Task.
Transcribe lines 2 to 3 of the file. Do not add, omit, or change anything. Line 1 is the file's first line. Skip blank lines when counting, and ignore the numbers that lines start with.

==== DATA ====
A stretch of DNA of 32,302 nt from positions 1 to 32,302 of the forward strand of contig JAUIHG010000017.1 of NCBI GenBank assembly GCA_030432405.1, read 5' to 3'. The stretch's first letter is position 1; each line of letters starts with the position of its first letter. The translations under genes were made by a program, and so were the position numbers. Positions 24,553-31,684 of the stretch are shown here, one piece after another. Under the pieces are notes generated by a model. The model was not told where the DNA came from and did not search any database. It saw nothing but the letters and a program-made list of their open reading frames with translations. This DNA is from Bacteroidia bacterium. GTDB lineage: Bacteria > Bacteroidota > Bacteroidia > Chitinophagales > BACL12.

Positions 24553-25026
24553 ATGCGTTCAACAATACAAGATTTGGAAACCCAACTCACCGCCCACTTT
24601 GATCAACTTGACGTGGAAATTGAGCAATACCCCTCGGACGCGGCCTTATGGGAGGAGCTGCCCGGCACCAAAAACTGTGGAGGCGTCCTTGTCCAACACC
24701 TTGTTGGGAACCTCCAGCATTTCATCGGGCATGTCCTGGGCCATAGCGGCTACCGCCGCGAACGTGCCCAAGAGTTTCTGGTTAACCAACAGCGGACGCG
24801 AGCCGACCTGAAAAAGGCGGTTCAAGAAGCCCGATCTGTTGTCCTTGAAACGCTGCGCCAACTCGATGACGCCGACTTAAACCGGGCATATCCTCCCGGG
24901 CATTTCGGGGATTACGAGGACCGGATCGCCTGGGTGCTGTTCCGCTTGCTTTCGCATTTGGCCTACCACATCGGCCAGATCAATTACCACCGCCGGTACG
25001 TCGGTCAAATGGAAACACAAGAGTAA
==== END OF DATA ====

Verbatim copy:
Positions 24553-25026
24553 ATGCGTTCAACAATACAAGATTTGGAAACCCAACTCACCGCCCACTTT